As outdoor temperatures are set to soar this week, Senator Mark Montigny is reminding the public of his state law to prevent animal abuse and suffering. The law, authored by Montigny in 2016, restricts dog tethering, prohibits leaving a dog outdoors during extreme weather conditions, and allows first responders and private citizens to rescue endangered animals left locked in cars.
An Act preventing animal suffering and death prohibits leaving a dog outside when a weather advisory, warning or watch is issued or when outside environmental conditions, such as extreme heat, pose an adverse risk to the health or safety of the dog based on the dog’s breed, age or physical condition. The law also prohibits leaving a pet inside a vehicle when temperatures could endanger the animal’s health or safety. In such circumstances, a private citizen encountering an animal in distress can call 911 and then break the window whenever necessary to protect the animal’s safety. First responders can also break the window to rescue the animal.
According to the Massachusetts Emergency Management Agency, Massachusetts is set to experience a prolonged period of oppressive heat and humidity this week. The National Weather Service has issued a Heat Advisory, covering Greater New Bedford, that will be in effect through Wednesday at 7PM. Pet owners are reminded to keep their animal companions cool and hydrated and to simply leave them safe at home whenever venturing out to the store or to conduct other errands.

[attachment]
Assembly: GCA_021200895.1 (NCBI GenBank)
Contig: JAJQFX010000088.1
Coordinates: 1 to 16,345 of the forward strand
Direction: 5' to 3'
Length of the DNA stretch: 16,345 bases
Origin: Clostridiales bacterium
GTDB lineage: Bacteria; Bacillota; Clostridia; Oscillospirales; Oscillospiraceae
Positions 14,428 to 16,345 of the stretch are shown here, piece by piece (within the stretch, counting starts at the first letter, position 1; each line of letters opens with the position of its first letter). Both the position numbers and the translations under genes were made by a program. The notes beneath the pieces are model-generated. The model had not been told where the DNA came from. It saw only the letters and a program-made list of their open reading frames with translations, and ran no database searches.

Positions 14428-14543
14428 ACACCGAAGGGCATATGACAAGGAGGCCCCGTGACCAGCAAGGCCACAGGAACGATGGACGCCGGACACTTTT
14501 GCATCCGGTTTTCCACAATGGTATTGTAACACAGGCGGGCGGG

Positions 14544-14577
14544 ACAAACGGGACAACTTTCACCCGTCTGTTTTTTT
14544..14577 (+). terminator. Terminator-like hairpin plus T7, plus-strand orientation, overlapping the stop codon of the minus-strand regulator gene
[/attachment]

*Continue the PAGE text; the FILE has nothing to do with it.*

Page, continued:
“Pets provide us with endless amounts of love and affection,” said Senator Montigny, lead sponsor of the law. “We have a responsibility to shield them from abusive conditions and ensure no innocent animal is left outside in extreme heat or within a hot car. Pets are part of our families, and it is extremely important that we keep our entire family safe during this oppressive heat wave. If you need to, break the window in order to save a life.”
The full text of Montigny’s law can be found here: